Memories of one great 'battle-cruiser'
A new book about Mulligan's pub of Poolbeg Street, Dublin, sends a few shivers down the spine, writes Declan Lynch
Whenever I walk past Mulligan's of Poolbeg Street, even after many years of not drinking, I can sense powerful forces behind those doors, beckoning me within.
For a few moments I am transported into a kind of an alcoholic Harry Potter film - if I walk through those doors, I will be entering some other dimension in which the laws of nature are suspended, a world beyond time.
In that Harry Potter vision, behind those walls there are gnomes and goblins and other unusual creatures working away at whatever it is that they do - drinking pints, mainly - and while they are in many ways benign, if you're Harry Potter just dropping in from the actual world, there is always a chance that you might never come out again.
So you walk on by, just remembering how it was, or how it seemed to be at the time. Which is not necessarily the same thing at all.
To the untutored eye, it might seem like a wild existence, to be sitting there half the day drinking . Yet there is a strange safety in that way of life too, a feeling that you are very far away from the realities of life on earth, as if you are in a submarine which happens to have full bar facilities.
There's a book about Mulligan's now, which I picked up thinking that every great battle-cruiser should have such a book written about it, and in that upful frame of mind I glanced through the index until I saw that my name is mentioned twice in this book. In that moment at last I understood what it means to feel "a shiver down the spine".
On the whole, if you have spent a few years drinking in a certain place, there is probably very little of it that you would want to see written down, or placed in any way on a permanent record. Mercifully the author Declan Dunne merely recounts a few lines that I wrote about Con Houlihan, and the amusing story of how I was sitting in Mulligan's one day when a woman asked me if I would like to be an extra in the film In The Name Of The Father - unfortunately that one does not end with my becoming a movie idol when Daniel Day-Lewis becomes ill and has to leave the picture, but it was celebrated on the day as if I was already home and hosed for a Golden Globe.
Or maybe just because it was Tuesday.
The miracle of Mulligan's in my time as a drinker was that it was essentially part of the offices of the Irish Press Group, and that many of the people who drank there almost incessantly, were also somehow putting together two newspapers a day and another one on Sundays.
One of the great lines in this book was provided by the late Aodhan Madden, describing one of his sub-editor colleagues who brought with him every day these home-made "fry" sandwiches consisting of two lumps of bread clamped over a fried egg, black pudding and a tomato which "he fed upon with the fury of a barracuda".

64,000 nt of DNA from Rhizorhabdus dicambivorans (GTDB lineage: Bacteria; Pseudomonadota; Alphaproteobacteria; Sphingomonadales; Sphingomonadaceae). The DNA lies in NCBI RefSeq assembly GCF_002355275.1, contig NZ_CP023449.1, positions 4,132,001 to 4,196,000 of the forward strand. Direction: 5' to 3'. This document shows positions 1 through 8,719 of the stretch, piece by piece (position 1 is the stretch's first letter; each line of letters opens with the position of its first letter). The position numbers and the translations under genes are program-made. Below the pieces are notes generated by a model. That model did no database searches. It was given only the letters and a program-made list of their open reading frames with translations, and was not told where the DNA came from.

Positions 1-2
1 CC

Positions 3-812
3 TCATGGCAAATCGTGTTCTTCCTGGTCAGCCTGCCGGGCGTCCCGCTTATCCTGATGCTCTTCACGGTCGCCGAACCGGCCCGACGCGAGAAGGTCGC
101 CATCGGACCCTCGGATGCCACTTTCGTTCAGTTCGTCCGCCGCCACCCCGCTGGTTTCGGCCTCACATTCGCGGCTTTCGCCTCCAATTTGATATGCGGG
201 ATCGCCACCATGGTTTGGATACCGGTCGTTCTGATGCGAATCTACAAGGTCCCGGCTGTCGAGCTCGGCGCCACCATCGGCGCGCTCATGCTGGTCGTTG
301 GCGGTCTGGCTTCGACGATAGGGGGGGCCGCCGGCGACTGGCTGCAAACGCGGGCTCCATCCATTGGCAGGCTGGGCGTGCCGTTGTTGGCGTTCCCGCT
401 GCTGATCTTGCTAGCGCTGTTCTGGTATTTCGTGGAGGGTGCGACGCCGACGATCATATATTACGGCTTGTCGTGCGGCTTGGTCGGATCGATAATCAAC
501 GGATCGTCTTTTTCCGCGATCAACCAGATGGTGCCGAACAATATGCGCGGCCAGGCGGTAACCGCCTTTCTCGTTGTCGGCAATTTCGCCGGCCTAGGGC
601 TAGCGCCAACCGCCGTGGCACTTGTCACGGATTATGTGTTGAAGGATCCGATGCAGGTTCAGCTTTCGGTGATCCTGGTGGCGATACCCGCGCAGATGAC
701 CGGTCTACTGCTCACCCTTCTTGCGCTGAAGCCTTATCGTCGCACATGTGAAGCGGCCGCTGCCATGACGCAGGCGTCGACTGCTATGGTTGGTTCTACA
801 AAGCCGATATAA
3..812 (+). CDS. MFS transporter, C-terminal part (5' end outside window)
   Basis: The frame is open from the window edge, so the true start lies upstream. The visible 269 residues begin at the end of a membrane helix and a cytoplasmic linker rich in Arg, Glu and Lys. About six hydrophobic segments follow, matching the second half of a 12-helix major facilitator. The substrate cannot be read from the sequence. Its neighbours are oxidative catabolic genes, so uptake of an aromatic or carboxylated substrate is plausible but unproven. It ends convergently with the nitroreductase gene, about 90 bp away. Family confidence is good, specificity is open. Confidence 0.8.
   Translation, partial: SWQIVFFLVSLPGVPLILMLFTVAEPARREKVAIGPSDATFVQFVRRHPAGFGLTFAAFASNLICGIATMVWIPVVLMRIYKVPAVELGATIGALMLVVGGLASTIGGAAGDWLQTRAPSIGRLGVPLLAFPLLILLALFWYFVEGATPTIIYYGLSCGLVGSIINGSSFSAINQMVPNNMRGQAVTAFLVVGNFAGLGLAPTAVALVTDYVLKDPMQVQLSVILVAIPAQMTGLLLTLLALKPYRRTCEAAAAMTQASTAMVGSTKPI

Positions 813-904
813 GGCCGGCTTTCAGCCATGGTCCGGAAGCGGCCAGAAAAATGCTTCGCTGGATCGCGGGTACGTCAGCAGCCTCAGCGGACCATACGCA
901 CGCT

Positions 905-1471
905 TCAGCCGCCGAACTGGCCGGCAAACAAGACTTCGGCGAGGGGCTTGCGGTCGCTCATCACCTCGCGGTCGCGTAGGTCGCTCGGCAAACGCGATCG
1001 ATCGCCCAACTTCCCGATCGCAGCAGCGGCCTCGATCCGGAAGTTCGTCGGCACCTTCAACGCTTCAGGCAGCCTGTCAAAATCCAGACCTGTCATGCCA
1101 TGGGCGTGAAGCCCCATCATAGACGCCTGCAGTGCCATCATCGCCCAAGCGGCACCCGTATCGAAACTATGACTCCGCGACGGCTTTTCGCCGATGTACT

I wrote articles for that paper for quite a while without ever entering the actual premises on Burgh Quay, because it never seemed that that was necessary while Mulligan's was there. You could simply use the pub phone to call your editor, who would gladly come on down from next door to receive your writings and to have several drinks with you.
Indeed, another of the definitive lines of that era came from features editor Eoghan Corry who had received a letter of complaint from a reader who, according to the letterhead, was an inmate of a mental institution - "as you can see from my address, I am mentally disturbed", the man wrote.
Eoghan, ever the gentleman, wrote back to the man on Irish Press notepaper, stating inter alia as a matter of incontrovertible fact : "as you can see from our address, we too are mentally disturbed."
Yet I don't recall many disturbances, as such, in Mulligan's - perhaps the antiquity of the place, verified by its featuring in a story in James Joyce's Dubliners, had a calming effect. Indeed, the No Singing rule was so strictly observed, Liam Clancy was once asked to desist. Being opposite the old Theatre Royal, Mulligan's was also used by show people, who smile when they are low, and who also drink when they are low. In 1951, Judy Garland played the Theatre Royal for a fortnight, visiting Mulligan's every night with her stagehands, for whom she bought drinks - it is said that "she smoked and played poker in the pub seven nights running".
But the image I will take from this new book is that of the famous English dancer arriving in the pub, where he "did a pirouette and frolicked up and down in front of a perplexed and wary [barman] Gary Cusack", who stood there assessing the sobriety of the famous dancer and his entourage. When the dancer had finished he ordered a Jameson whiskey, emphasising the brand's three syllables with equal stress. Gary Cusack concluded his assessment and handed down the verdict : "Good luck", he said.
Exit famous English dancer, presumably never to return. But would I ever go back there, through that door, into that lovely old submarine?
'Mulligan's - Grand Old Pub of Poolbeg Street' by Declan Dunne is published by Mercier Press